Samuel Pepys was the son of a tailor and the fifth of eleven children, but child mortality was high in the 17th century, often 50% or more, and he was soon the oldest survivor.
As an adult, he became an administrator of the navy of England and a Member of Parliament who is most famous for thediary he kept for nearly a decade while still a relatively young man; writing for himself alone, he used a little-known shorthand that was not deciphered until the nineteenth century, when the diary was published, more than 200 years later. He discontinued the diary when failing eyesight forced him to abandon the project.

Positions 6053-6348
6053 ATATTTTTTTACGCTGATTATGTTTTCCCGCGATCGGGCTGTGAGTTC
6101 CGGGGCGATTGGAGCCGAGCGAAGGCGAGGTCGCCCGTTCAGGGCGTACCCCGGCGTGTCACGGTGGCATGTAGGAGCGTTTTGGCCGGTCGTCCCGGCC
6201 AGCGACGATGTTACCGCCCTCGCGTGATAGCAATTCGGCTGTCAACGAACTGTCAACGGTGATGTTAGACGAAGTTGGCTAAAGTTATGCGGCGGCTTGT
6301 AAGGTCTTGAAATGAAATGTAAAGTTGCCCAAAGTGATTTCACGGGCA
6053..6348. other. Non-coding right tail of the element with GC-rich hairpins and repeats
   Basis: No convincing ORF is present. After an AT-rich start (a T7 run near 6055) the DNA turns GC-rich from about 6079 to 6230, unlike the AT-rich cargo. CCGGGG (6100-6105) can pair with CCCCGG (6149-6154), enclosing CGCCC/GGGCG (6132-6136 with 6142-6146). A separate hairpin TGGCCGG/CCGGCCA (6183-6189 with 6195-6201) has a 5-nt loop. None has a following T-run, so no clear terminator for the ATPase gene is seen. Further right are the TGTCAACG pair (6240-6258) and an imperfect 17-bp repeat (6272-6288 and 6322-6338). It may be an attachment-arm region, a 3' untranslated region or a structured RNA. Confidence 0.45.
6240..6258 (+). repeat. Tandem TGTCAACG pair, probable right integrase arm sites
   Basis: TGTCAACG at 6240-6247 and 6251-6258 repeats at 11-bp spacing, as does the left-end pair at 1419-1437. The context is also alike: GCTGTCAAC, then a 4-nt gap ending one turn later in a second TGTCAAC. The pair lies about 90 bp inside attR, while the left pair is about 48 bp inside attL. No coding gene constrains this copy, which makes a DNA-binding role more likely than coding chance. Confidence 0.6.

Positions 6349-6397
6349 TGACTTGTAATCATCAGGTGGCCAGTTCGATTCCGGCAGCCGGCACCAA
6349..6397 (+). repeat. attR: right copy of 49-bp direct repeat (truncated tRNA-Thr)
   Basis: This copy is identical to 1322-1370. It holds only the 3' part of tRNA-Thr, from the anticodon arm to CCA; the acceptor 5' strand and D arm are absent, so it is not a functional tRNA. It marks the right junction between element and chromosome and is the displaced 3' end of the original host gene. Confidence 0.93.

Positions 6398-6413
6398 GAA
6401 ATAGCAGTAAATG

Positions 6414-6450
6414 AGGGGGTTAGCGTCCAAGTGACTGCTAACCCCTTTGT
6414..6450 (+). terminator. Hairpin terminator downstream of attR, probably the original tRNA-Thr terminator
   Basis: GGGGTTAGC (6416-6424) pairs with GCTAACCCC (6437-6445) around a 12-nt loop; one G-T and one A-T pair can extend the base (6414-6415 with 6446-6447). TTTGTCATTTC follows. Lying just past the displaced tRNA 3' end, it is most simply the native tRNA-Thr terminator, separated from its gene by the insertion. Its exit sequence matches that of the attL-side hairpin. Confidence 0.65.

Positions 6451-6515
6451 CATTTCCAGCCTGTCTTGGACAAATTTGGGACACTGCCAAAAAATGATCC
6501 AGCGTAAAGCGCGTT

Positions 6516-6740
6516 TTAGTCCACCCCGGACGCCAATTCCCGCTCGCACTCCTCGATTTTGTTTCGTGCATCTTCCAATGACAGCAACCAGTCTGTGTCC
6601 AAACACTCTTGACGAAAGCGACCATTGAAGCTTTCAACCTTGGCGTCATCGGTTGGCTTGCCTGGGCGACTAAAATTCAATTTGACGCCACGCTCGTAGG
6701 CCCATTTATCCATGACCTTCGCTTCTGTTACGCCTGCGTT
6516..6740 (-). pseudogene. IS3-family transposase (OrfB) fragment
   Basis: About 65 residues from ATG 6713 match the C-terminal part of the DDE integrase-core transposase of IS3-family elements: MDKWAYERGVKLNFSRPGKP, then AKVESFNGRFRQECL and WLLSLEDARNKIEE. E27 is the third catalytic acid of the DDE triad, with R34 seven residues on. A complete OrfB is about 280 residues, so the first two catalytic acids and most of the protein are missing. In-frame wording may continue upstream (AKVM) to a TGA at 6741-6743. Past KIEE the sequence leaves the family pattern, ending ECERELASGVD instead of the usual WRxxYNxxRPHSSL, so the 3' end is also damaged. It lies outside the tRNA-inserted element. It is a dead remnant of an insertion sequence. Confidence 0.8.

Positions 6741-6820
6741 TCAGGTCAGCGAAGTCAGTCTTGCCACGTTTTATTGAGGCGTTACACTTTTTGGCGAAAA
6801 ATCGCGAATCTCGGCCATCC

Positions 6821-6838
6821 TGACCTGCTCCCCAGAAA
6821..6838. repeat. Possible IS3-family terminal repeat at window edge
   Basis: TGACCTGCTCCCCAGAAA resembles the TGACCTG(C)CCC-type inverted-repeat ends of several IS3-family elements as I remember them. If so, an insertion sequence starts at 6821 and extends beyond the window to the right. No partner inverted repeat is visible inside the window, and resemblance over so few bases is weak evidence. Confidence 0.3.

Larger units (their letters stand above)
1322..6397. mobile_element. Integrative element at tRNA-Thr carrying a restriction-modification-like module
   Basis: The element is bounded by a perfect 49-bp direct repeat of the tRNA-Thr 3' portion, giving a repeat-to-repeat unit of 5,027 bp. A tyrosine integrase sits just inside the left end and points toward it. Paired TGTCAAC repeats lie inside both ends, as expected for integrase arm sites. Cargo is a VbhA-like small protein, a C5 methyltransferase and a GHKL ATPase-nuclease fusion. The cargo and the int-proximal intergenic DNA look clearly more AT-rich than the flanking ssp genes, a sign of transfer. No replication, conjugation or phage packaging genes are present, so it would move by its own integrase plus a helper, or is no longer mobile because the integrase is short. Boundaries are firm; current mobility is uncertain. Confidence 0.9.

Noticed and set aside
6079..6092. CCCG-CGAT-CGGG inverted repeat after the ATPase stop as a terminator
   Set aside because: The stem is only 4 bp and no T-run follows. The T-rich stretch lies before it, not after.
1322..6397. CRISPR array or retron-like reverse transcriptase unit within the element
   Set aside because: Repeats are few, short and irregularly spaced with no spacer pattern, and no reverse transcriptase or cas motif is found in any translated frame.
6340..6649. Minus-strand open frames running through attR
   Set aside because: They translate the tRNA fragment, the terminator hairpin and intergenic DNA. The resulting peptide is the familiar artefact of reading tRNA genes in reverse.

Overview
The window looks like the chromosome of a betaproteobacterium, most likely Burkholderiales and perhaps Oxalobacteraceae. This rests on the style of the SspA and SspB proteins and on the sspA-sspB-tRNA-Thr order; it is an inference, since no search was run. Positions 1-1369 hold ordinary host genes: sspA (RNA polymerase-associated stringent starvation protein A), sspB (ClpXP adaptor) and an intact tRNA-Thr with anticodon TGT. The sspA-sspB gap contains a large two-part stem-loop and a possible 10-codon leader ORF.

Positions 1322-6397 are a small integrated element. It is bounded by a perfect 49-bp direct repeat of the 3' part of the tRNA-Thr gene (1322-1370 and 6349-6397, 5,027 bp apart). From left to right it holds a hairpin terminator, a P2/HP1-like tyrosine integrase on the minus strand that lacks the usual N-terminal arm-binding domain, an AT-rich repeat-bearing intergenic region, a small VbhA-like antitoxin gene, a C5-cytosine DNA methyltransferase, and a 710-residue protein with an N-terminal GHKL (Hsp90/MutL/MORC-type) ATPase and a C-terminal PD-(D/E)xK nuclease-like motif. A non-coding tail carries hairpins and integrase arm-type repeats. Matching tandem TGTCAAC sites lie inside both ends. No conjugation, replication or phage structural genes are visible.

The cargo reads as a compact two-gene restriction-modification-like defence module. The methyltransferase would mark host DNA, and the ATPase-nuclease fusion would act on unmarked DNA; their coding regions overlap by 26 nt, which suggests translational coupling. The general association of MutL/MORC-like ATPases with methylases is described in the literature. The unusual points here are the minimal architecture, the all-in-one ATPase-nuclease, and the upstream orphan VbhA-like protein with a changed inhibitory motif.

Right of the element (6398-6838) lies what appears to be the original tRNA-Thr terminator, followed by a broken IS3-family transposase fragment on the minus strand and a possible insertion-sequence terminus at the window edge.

The detailed private diary that Pepys kept from 1660 until 1669 was first published in the 19th century and is one of the most important primary sources for the English Restoration period. It provides a combination of personal revelation and eyewitness accounts of great events, such as the Great Plague of London, the Second Dutch War, and the Great Fire of London.
Today’s selections offer us a glimpse into two of London’s most awful moments in time – the Plague and the Great Fire.
From the Diary of Samuel Pepys, we begin….